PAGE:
The Landscape of Grand Pré is a polder created for farmland by the Acadian community.
Originally a Marshland inhabited by native Mi’kmaq people, the reclamation of the land was carried out in stages in the 17th and 18th century.
It is considered the best example of a historic polder in North America. It is still a living Cultural landscape of farming.
Grand Pré is also the place of memory for the Acadian diaspora. These descendants of the 17th-century French colonists were deported from here in 1755 by the British colonial officers.
Map of Grand PréLoad map
Visited 20JUL 2018
This site is in a marshland area on the south shore of the Bay of Fundy, close to Wolfeville, being pleasant and historic and would be a good place to stay nearby.
The Visitor Centre at Grand Pré is impressive, especially its multimedia exhibits of the brilliant diking systems of the Acadians and in-depth explanations of their cruel expulsion by the British from the lands they worked so hard to tame from the sea.
Caught between French and British power struggles, around 10,000 Acadians were eventually put on ships and taken to other colonies, many winding up in Louisiana in the US, but some of whom found their way back to their cherished homeland. The visitor centre also depicts the way Henry Wadsworth Longfellow made this shameful part of history well known by penning his epic poem “Evangeline.”
There is a pleasant walk along beautiful grounds to see the Statue of Evangeline, a re-built church dedicated to the memory of the Acadians, and a rustic blacksmith shop. Atop a hill, overlooking the Sea is a panoramic vista of the Acadian farmlands. The UNESCO plaque is also to be found there.
Inside the church were some paintings with lines from the poem, “Evangeline”, which were moving. In fact, this whole site was touching and brought to mind one of the many examples of man’s inhumanity in our sad history.
They were caught between two great powers in the 18th century, and so the French Acadians of Grand Pré fell on the wrong side of history. The French settlers had constructed dykes to improve farmland along the coast of the Bay of Fundy, and established trade ties with the British to sell their agricultural bounty. Nevertheless, the Acadians were unwilling to cut ties to the French, and were thus unceremoniously rounded up and exiled from the land they had built. I was familiar with the story of the Acadian diaspora from history classes in school, but it became much easier to envision after visiting the museum at the Canadian national historic site at Grand Pré in September 2017. The museum includes a film about the deportation, while the nearby memorial church displays artifacts and stories from the settlers. I climbed the trail above the site to a lookout (with the World Heritage plaque) in order to view the rich farmland left behind after the British expelled the settlers and burned their villages; the tranquil setting today belies the tragic history. A cross in nearby Hortonville commemorates the Acadian deportation, but Nova Scotia's loss was a gain for the United States, as many of them moved to Louisiana and created a distinctive Cajun culture.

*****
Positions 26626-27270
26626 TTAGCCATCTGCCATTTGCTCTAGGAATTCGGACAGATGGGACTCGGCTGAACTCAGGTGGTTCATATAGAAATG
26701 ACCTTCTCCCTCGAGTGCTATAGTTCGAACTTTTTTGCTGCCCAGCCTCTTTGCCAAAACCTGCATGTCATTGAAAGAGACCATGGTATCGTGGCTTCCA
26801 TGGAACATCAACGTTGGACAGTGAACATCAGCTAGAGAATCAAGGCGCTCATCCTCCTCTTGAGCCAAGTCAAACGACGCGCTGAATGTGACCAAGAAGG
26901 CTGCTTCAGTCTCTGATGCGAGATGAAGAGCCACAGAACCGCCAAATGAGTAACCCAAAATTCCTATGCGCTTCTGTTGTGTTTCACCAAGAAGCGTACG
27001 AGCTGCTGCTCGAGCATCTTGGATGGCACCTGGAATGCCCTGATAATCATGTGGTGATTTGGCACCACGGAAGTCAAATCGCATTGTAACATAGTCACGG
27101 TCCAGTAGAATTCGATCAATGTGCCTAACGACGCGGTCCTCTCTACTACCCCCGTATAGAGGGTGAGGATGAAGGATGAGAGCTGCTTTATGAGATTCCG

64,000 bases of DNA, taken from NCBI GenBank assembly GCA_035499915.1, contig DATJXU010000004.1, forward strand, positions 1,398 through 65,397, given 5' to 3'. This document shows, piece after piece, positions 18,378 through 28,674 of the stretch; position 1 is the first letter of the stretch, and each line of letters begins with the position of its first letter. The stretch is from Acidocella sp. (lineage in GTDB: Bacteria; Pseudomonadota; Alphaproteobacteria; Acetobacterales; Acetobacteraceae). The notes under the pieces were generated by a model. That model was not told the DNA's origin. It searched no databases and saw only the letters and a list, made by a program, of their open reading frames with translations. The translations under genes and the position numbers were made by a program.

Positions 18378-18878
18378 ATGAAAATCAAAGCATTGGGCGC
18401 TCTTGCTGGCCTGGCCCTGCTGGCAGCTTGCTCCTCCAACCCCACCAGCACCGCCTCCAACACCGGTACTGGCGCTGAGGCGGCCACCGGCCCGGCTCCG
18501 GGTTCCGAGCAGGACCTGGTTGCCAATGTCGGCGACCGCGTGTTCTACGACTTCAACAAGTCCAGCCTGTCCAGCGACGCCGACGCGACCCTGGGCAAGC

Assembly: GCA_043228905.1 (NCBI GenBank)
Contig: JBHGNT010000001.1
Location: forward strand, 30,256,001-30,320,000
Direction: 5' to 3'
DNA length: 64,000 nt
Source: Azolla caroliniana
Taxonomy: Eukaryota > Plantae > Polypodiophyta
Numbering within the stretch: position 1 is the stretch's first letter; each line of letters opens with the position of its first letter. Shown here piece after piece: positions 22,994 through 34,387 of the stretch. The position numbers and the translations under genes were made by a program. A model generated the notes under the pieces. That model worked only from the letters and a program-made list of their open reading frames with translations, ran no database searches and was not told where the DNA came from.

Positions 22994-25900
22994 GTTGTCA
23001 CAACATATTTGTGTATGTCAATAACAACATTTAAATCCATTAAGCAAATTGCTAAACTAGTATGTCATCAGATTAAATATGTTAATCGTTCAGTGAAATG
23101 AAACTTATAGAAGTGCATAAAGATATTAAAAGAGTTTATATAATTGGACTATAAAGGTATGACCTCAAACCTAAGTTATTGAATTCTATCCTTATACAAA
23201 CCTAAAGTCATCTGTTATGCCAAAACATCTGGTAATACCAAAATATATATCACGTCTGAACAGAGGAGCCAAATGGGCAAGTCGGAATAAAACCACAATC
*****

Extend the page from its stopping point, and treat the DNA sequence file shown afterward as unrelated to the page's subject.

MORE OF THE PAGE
Logistics: Grand Pré is about an hour northwest of Halifax, and can be reached by private transportation; once there, the museum, church, and lookout at the national historic site are all connected by footpaths.
Grand Pre is a cultural landscape located in the northeastern part of Nova Scotia, on the southern shore of Bay of Fundy. This part of the province is not very crowded and the landscape itself is not spectacular, especially comparing to the beautiful ocean views in the south. The site is connected with the history of Acadians, French settlers of this place, expelled by the British in the middle of 18th century. The World Heritage Centre is devoted to the history of Acadians, their daily life and exile. Then, visitors may walk to the surrounding meadow, garden and church (actually, serving as another museum of Acadia rather than as a place of religious ceremonies). The historical part was quite interesting but I am sure that if was not inscribed as WHS, it would not attract many tourists. Being there do not forget to drive along the polder to the sea shore, which during early summer is a place of stop for thousands of migrating birds (I did not see any in September).
By the way, the WH centre informs that the place is the newest WHS in Canada, which is not true since Red Bay Basque Whaling Station was inscribed in 2013.
Janelle Bourque Hoffart
As a direct descendant of those deported in 1775, I finally felt like pieces of my life had come together and I had a real connection to my past. When I arrived at Grand Pre, I felt like I had come home. It was also a very humbling experience to walk where my ancestors lived and eventually left from.The land where I grew up in Louisiana had always been important since this is the area my family settled after leaving "Acadie". Now I know why. The beauty of Grand Pre was indescribable. It is a place I want to return to again.
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